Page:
What?” I asked, ever the eloquent one.

Man, I said I’m out here bogus; I’m gonna just jump in the shower real quick, like five minutes, and then I’m up. Cool?” The longer he talked, the more I recognized who he was, and the angrier I got. His was one of the faces that passed by my window each morning of the lockdown because he was a cook in the chow hall and, therefore, deemed essential enough to be pulled out despite the restricted movement. This also meant that he’d washed a load of laundry and showered every single day for the past week while I was feebly splashing around in the sink, scrubbing my clothes out with a bar of state soap and hanging them on a shoelace strung across the window. I didn’t hold this against him or begrudge him the special treatment he got because he had a job. I just found the very idea of him showering again before me to be offensive and profoundly unfair.

No,” I said succinctly and definitively.

What do you mean? Why not?”

You’ll get your shower; he’ll come around to your cell.” I tried to remain logical and calm.

You don’t know that. What, are you the police now?”

What the hell did you just say?” I reflexively squared off on him as I asked the question, and my voice rose to a threatening tone. He had asked a stupid question, almost akin to accusing me of being a snitch or a collaborator with the authorities. It was a jab meant to get a rise out of me. And it did.

photo by John Kasawa
photo by John Kasawa

You don’t know if he’s gonna give me a shower later. You don’t know that.” The cook was adamant, and I had no response, so he continued. “How could you know what he’s gonna do? I just want a quick shower. I’m out here bogus so I’m gonna get in, get out, and quick get back to the cell before the C/O can see me.” This was a declarative statement, not an interrogatory one. He was stating his specific intentions, not asking permission to jump ahead of me.

No, you’re not,” I said, my voice calm and serious, angry but in control. “You’ve been going to work all week, right?”

Yeah, so?” he replied, on the defensive.

So, you had a shower yesterday at about two o’clock, right?”


You’ve been waiting overnight for a shower, and I’ve been waiting over a week for mine.”

So what? Who cares?” His face was all scrunched and twisted in on itself as if he had gotten a strong whiff of something extraordinarily foul. “What’s your problem, bro? This is how we do it.”

What’s my problem?” My voice was rising again.

Yeah.” His voice rose to meet mine, and his tone became more aggressive.

Whoa, whoa, come on, guys! We’re all gonna get a shower. You’re out here bogus, so you go ahead before me.” It was my neighbor, Jordy, telling the cook to go before him. Jordy wasn’t exactly my road dog, but I thought I was cool with him until he stepped in to cut me out like that. He turned to me and continued to present what I felt was an ill-conceived solution to our argument. “It’s not that big a deal, man, so just chill.” I felt I was being ganged up on, and I pretty much did the opposite of “chill.”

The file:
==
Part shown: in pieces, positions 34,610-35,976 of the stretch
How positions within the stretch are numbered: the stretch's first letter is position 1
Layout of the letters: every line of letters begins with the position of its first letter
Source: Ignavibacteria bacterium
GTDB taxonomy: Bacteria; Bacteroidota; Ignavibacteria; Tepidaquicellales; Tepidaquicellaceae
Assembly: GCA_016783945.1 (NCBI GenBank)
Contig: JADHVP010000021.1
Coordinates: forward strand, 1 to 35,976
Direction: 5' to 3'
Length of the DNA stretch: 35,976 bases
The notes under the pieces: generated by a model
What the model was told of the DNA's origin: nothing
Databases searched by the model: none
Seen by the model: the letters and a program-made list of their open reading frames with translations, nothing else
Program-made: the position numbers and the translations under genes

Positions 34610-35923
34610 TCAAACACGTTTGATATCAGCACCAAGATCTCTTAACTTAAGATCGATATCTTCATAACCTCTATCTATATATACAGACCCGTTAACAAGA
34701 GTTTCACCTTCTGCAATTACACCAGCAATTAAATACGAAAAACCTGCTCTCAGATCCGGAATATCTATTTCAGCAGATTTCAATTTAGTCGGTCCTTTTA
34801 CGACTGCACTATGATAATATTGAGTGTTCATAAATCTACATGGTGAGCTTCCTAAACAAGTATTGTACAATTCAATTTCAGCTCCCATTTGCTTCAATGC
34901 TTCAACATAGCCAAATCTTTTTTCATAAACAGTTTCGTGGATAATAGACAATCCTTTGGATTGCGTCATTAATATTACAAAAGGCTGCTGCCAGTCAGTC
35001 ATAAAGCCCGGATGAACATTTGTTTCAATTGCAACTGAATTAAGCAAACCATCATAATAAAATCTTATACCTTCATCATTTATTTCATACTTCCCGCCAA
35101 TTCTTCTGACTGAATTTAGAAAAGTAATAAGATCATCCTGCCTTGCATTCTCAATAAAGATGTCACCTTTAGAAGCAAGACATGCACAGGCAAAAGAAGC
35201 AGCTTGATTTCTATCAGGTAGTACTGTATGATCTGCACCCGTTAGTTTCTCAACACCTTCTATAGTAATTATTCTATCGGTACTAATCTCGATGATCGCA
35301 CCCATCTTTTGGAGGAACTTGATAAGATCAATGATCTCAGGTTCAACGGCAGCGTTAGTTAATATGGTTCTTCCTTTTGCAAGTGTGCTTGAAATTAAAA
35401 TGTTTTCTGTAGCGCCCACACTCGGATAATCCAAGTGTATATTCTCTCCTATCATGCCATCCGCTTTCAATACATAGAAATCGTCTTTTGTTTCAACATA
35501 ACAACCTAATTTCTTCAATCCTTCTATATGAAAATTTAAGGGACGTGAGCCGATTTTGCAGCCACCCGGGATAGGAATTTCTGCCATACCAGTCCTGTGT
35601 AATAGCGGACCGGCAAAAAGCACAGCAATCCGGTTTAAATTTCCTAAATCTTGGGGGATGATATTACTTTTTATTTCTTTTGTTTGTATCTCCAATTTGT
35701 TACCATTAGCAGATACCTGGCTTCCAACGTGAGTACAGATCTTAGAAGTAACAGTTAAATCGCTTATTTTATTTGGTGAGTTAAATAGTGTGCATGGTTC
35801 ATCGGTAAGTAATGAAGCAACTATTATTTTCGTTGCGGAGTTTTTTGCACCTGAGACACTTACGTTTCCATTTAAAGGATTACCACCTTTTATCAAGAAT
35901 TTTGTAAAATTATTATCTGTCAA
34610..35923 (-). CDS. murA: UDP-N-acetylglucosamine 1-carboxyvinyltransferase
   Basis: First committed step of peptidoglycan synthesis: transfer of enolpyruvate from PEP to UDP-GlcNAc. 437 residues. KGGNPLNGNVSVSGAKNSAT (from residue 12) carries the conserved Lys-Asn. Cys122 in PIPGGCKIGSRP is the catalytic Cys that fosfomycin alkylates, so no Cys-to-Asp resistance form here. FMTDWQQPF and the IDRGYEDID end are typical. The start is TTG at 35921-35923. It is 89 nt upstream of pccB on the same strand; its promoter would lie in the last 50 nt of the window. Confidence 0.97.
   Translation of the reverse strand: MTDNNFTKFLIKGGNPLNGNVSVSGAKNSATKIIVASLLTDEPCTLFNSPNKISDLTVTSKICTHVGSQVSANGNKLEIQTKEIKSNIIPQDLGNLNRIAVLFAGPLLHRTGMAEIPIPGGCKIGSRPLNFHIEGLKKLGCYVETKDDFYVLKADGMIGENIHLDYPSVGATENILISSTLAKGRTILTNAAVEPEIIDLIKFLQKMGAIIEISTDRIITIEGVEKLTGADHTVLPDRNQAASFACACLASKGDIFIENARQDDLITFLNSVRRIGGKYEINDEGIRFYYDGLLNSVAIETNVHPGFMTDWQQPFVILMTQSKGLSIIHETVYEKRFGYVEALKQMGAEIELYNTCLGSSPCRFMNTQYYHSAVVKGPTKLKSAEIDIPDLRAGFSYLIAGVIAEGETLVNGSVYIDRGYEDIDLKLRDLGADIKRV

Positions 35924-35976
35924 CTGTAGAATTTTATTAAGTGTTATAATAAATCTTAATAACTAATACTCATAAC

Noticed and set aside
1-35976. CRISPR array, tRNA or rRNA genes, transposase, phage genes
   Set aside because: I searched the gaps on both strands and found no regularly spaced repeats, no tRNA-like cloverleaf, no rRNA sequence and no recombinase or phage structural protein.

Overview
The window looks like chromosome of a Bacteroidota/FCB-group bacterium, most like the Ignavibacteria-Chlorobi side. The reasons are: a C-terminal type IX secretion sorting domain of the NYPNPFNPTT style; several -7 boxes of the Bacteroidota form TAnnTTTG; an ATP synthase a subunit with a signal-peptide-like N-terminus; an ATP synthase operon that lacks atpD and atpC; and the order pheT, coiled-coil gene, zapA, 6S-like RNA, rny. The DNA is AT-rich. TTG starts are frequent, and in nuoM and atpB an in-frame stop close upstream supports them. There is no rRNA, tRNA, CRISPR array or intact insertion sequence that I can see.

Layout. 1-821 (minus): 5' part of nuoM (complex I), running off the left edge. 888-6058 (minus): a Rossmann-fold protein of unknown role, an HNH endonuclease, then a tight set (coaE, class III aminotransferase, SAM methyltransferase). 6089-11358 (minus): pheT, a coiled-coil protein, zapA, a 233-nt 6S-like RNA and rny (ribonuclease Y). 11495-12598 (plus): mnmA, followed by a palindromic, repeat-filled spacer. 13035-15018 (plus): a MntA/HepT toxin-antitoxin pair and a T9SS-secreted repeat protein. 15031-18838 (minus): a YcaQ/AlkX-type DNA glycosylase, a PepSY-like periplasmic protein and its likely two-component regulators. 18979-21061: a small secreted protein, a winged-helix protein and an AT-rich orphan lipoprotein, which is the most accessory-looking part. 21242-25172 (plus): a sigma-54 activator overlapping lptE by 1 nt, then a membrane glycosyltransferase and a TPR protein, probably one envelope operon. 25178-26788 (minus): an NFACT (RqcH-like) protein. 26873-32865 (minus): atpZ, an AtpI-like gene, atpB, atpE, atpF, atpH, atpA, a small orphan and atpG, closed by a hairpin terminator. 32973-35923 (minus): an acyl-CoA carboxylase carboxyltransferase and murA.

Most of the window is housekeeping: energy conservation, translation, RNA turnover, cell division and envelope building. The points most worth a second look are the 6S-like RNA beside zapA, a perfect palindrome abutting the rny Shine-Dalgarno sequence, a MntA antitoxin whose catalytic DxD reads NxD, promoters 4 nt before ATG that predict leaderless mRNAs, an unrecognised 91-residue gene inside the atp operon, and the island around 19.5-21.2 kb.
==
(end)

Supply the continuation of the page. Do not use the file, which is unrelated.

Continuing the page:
What are you talking about? I’m next!” I said. “I don’t care if he goes before you, Jordy, that’s on you, but I’m next!” I couldn’t control my voice. “In fact, this ain’t got shit to do with you, Jordy, so stay out of it.”

Hey man, he just knows how it is.” This, from the cook. “We’ve been doing this for some years, and he knows how we do it. We gotta look out for each other, you know, we’re all in this together.” That’s what finally pushed me over the edge.

You don’t even know me!” I screamed. “What are you talking about ‘we?’ There’s no ‘we.’ I’ve been in this building with you for two years now, and you have never said a single word to me, but now that you need me, it’s ‘we?’ And ‘we’re all in this together?’ I don’t think so!”

After my outburst, I walked out of the shower room, livid, and checked to see where the C/O was, and whether or not our raised voices (mine mostly) had attracted his unwanted attention. They hadn’t; in fact, he was nowhere in sight. I was muttering under my breath; a few choice curses even made their way into my quiet tirade, and my fists were clenching and unclenching painfully, as if to release my rage through my palms. Instead, that rage was feeding on itself, growing stronger, until I felt I was going to really, finally, fully, and completely lose it with the cook. It seemed inevitable. Into that mental maelstrom a still, small voice from within informed me that I was being irrationally irate and allowing myself to get all bent out of shape over something that was essentially senseless. Or, something that wasn’t worth going to Seg over. Of course, knowing that I’m being unreasonable and actually putting a stop to my borderline idiotic behavior are two separate things.

I took a few deep breaths before walking back into the shower room. I felt mostly calmed, but an undercurrent of ire and indignation lay just below the surface that was again threatening to bubble up and overtake my better judgment. I took a seat on the bench. I was no longer jittery with excitement. When the next shower came open, I nodded at the cook. “Go ahead, man.” He tossed his clothes on the bench beside me and nodded back to me before going to the shower. I only had to wait a couple minutes more for the next one to become available. Once ensconced in the stall, I took a luxuriant twenty minutes to soak and wash and let the steaming stream loosen my tensed muscles. The experience was partially marred by the turmoil in my mind over behaving like such a complete idiot. While I felt I was still correct about the cook having to wait his turn, I knew I’d been way out of pocket for losing my temper that egregiously.